The Kansas City native glanced at his phone on Monday morning, and as soon as he read about the destruction that happened approximately 150 miles from his hometown, he phoned his father.
Fortunately for Marcum, he was relieved to hear his family is OK, as the tornado didn't damage Kansas City.
However, with friends in other parts of Missouri and Oklahoma, trying to put the storm's destruction into words was a challenge.
"It's crazy," he said. "Joplin's a pretty big city to get wiped out like that, and half the city is gone."
The weather forecast for Tuesday didn't exactly calm Marcum, either. With high winds and rain predicted for the area, he thought about his brother who lives in Kansas, his wife's hometown that is near Kansas City and the university he attended, Southwest Missouri State.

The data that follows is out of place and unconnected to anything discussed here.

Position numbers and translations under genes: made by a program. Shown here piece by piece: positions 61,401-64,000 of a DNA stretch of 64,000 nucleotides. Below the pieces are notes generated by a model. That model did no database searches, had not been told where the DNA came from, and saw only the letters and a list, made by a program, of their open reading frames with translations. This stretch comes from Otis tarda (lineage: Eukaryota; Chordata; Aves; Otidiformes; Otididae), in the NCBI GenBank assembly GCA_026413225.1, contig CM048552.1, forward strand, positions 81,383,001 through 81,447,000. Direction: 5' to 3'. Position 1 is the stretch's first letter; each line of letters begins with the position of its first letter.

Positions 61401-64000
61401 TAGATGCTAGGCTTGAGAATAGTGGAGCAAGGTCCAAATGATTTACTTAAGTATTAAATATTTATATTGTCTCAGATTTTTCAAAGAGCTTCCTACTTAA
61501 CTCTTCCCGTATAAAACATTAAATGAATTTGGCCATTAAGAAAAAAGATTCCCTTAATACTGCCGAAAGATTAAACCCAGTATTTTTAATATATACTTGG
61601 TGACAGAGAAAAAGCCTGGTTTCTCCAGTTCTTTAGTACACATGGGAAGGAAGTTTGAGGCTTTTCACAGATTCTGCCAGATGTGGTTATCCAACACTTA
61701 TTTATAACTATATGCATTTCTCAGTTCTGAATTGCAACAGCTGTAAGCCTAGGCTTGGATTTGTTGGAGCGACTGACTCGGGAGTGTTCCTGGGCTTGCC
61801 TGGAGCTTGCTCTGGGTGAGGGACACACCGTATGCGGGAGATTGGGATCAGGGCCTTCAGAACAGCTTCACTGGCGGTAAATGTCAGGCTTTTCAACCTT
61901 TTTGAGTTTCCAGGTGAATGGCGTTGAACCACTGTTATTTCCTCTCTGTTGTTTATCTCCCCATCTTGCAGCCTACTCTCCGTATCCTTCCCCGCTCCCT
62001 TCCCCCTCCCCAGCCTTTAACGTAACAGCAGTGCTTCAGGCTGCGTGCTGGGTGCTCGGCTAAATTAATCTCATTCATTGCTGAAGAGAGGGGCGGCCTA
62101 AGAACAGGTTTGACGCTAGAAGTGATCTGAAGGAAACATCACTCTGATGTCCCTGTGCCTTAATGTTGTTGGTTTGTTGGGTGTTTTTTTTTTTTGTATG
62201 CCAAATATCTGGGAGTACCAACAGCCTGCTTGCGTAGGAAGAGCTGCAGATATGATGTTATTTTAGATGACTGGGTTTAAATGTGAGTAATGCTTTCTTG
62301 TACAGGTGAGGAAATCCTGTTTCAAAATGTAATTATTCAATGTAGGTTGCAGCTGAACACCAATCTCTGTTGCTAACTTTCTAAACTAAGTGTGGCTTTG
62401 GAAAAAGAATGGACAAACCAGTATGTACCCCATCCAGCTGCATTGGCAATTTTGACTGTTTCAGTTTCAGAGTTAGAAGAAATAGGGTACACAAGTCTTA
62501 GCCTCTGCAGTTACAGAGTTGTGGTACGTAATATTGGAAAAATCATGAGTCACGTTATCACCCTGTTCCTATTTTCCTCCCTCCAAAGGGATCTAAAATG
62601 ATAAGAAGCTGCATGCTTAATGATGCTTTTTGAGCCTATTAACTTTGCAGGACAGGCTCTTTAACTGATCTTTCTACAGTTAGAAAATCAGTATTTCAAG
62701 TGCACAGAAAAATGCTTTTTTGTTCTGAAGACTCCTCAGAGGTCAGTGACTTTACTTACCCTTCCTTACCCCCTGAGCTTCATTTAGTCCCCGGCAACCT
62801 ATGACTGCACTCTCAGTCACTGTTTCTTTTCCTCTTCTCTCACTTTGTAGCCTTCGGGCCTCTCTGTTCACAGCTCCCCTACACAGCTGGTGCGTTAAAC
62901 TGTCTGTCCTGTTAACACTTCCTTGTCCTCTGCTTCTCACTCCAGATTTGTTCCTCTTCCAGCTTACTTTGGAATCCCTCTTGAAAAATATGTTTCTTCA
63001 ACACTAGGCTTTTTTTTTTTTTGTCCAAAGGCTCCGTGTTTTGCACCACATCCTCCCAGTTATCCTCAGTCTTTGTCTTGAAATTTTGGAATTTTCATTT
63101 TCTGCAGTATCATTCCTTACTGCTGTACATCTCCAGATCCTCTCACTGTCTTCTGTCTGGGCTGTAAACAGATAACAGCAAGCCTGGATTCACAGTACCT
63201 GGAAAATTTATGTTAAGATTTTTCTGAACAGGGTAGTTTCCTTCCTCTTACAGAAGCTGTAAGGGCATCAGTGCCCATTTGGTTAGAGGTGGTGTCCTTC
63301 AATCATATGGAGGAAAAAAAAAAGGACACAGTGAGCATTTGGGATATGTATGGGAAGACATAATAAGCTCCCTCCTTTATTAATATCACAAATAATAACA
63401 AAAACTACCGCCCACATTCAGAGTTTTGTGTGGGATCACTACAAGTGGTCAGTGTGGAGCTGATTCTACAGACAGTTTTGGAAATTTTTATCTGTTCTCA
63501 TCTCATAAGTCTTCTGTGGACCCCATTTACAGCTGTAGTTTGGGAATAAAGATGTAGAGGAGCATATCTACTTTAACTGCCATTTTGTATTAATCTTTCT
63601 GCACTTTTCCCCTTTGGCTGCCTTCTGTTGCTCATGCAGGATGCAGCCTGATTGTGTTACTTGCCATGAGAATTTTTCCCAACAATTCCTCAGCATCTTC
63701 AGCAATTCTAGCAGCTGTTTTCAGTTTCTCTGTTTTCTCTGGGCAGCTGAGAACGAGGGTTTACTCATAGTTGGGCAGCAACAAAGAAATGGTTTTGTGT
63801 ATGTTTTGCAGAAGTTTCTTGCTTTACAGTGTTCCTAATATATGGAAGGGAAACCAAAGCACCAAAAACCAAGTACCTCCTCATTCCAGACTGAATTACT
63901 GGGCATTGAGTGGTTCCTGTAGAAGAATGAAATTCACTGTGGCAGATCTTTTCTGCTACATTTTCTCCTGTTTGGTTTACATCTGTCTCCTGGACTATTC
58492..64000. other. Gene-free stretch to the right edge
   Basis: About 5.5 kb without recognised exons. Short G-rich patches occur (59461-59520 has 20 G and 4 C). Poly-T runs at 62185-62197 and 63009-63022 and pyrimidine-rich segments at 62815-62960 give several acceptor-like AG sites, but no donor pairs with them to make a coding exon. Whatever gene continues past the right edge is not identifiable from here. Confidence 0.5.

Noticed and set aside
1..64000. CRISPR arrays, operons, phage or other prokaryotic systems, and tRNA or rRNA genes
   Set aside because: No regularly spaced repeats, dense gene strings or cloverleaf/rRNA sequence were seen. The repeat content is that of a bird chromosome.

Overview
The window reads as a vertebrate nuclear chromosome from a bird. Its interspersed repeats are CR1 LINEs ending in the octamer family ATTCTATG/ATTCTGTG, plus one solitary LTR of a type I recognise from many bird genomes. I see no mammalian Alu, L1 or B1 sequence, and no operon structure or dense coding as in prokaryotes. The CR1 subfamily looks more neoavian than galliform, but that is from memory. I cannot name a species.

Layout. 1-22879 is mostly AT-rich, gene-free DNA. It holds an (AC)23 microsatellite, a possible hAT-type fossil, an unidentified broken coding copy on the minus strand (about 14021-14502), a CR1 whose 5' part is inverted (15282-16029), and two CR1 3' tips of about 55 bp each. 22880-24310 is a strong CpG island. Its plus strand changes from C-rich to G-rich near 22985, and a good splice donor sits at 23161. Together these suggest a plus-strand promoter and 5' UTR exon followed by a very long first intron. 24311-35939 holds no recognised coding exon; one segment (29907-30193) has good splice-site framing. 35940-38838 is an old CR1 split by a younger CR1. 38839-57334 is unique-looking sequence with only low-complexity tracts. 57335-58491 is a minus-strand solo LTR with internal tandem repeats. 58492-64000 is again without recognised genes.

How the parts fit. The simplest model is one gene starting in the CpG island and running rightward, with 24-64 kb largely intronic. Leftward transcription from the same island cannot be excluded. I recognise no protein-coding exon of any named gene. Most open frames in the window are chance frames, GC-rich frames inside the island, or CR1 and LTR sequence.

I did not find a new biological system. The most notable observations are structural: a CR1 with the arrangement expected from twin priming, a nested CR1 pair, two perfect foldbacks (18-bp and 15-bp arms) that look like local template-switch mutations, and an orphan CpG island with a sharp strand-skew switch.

"Talking to my dad today, they're supposed to get a lot more storms tomorrow. So hopefully, everybody can get safe and get shelter -- and hopefully that will be the last of them."
Marcum said he never experienced a tornado first-hand, though he recalled taking shelter from tornadoes that touched down 10-15 miles away from his house.
"I wasn't around them, you know, that's the upside," he said. "But you wish all those people the best that are there, and hopefully everybody can get shelter and get protected."
Audrey Snyder is an associate reporter for MLB.com. This story was not subject to the approval of Major League Baseball or its clubs.